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Introduction and general information

   Switzerland having the characteristic to be a confederation of states of which each one has its own history, we can't  speak about " Swiss nobility " in the singular but " Swiss nobilities " in the plural. Also remind that the concept of nobility or noble class postulates the existence of a hierarchical society recognising the principle of the heredity of a function or social status
    In the Middle Ages we also find in the various Swiss cantons only families of feudal nobility and some ennobled families abroad. We found through Switzerland a great number of families of dynastes who were vassals  of the Holy Empire, of the house of Savoy or of the Kingdom of Burgundy. This diversity prevented the birth of a state with monarchical central authority

   In Switzerland, since the XIVth century, we can distinguish, except the particular cases, three modes of nobility

1°) the nobility acquired under the terms of the family right,  i.e. by direct line (male and legitimate since  the XVIth century). 
2°)  the nobility resulting from a concession or a recognition of the Sovereign, which can be one monarch or a collective Sovereign. This maybe individual, family or collective concession. The Sovereign can also recognize an ennoblement conceded to one of his subjects by a foreign sovereign. Also there exists "reward's ennoblements" conceding only the possession of a title.
3°) the nobility acquired by integration [For example: Affry in XVth century, Reyff (1577) Pontherose (1443), Vevey (1523), Vandel (1526), Hugues (1544) ]. This integration frequently results from a social rise and of one or more alliances with families belonging already to the nobility. Sometimes that was       accompanied by the acquisisition of a noble domain (the seigniory of Mézières was bought in 1547 by Jost Freitag who was consequently qualified noble). 
    The loss of nobility did not exist in Switzerland where the social classes were closer than in other countries. Juridically there is neither misalliance nor loss of nobility due to the manual work or to the trade. So Noble Jean Gambach was in 1442 manufacturer of scythe, and Noble Louis de Daguet was a carter at the end of XVIIIth century. The only cases of loss of nobility were  the illegitimate line or the voluntary renunciation. This last case was met in Fribourg in order to be able to reach the load of banneret; it was in particular the case for some lines of the families Fégely, Gottrau, Reynold, Reyff, etc..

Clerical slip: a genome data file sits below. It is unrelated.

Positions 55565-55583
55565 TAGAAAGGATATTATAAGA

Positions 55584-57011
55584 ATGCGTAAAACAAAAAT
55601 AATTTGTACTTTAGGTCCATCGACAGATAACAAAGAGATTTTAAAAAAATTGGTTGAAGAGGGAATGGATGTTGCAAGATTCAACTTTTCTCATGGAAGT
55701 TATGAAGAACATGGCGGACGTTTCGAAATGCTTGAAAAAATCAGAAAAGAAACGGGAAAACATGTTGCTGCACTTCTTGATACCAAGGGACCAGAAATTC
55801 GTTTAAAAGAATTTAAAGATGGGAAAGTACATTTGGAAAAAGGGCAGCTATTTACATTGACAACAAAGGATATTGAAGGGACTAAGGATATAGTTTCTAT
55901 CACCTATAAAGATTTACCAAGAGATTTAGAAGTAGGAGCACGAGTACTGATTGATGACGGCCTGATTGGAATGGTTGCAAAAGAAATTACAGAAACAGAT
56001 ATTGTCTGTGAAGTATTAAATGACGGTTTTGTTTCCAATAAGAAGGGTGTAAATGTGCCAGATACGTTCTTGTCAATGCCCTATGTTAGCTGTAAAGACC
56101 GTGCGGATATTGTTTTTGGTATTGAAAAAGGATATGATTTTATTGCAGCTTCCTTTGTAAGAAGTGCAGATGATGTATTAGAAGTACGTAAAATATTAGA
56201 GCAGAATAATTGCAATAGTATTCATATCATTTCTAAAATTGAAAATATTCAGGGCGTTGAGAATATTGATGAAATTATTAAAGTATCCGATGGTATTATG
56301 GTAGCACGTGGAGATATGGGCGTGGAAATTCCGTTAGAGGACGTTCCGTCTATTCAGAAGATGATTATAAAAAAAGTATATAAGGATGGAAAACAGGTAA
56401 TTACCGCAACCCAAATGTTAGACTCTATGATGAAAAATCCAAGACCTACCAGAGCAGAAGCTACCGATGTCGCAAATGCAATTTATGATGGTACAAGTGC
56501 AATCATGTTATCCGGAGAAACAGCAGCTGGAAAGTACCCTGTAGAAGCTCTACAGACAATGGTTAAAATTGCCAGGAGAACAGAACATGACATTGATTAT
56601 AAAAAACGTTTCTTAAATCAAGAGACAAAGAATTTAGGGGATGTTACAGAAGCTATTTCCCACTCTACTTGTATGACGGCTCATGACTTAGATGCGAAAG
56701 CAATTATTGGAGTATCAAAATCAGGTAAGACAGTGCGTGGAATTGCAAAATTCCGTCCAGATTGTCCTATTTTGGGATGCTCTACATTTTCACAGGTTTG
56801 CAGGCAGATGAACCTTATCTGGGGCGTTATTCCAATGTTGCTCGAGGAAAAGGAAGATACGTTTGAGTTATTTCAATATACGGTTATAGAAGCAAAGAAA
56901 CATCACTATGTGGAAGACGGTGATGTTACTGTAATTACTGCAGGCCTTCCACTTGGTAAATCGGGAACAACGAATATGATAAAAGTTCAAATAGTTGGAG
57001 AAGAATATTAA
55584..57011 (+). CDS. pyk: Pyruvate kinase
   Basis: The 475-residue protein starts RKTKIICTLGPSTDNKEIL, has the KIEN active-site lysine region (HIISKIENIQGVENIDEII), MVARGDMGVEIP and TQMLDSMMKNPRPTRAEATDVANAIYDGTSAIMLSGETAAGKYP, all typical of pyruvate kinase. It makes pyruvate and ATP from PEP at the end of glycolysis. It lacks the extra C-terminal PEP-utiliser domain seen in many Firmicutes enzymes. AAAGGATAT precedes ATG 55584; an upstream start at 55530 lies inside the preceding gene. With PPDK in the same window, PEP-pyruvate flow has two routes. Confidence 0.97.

Each state had its own constitution, its currency, its jurisdiction, its habits and customs, its history and so its own  nobility. So it's necessary to understand the Swiss nobilities to specify some nobiliary characteristics of some "cantons".

    From XVth century there was a power's increasing of the cities and their citizens and  consequently there was an integration of the feudal nobility into the middle-class of the cities. In some "cantons", as Bern, Fribourg, Soleure and Lucerne, the political power belongs consequently to an upper class which is formed with noble families and new families proceeding from the middle-class of the chief town of each state. These no noble families and the ancient noble families held the power with an hereditary right to the governmental loads. This matter of fact  increased gradually and ended towards 1600 to the institution of a privileged class. In 1627 in Fribourg, this class was officialized by a letter known as "lettre des deux-Cents". Then this class were constitutionally composed with the families eligible for the Sovereign Councils. In Fribourg this class, the patriciat, was closed in 1684 and half-opened only at the end of XVIIIth century.

   The Sovereign of each state was not a King but the Council and the subjects of each republic had only one sovereign, who was a collective sovereign. These "patriciats" were renewed by co-optation and some of his families were ennobled abroad.

   Some of these collective sovereigns granted ennoblements: In 1547 Bern set up the seigniory of Batie-Beauregard in barony in favour of Jacques Champion; In 1665 Soleure granted letters of nobility to the brothers Marcacci of Locarno; In 1712 Bern set up the seigniory of Bercher in barony in favour of Jean-Louis de Saussure.

   In Fribourg at the end of XVIIIth century the privilege of eligibility to the governmental loads was the exclusive
prerogative of the patricians. In 1781 this "patriciat" is composed with four categories of families: 1°) noble families with titles (Affry, Alt, Diesbach, Maillardoz, Castella de Berlens); 2°)  noble families without title (Boccard, Fégely de Vivy, Fivaz, Gléresse, Griset de Forel, Lenzbourg, Maillard, Praroman, of Prel, Reyff de Cugy, Reynold); 3°) the patricians families of noble origin, but of which the nobility was not thought of (Fégely de Prez for example); and 4°) the patricians families without noble origin (Buman, Castella, Reynold, Weck, Wild, etc...). Due to the constitution of 1404 the members the first two categories of  families were excluded from the loads of  "banneret", "secret" (member of the secret council)  and "grand sautier" except if they renounced their nobility. Also there were in the canton some families who were ennobled  and who were not patricians and whose nobility was not recognised by Fribourg (Besson, Chassot, Gapany and Tercier). In the "canton" of Fribourg the only still extant family of feudal nobility is the house of La Roche became Schenewey who lost its nobility in the XVIth century.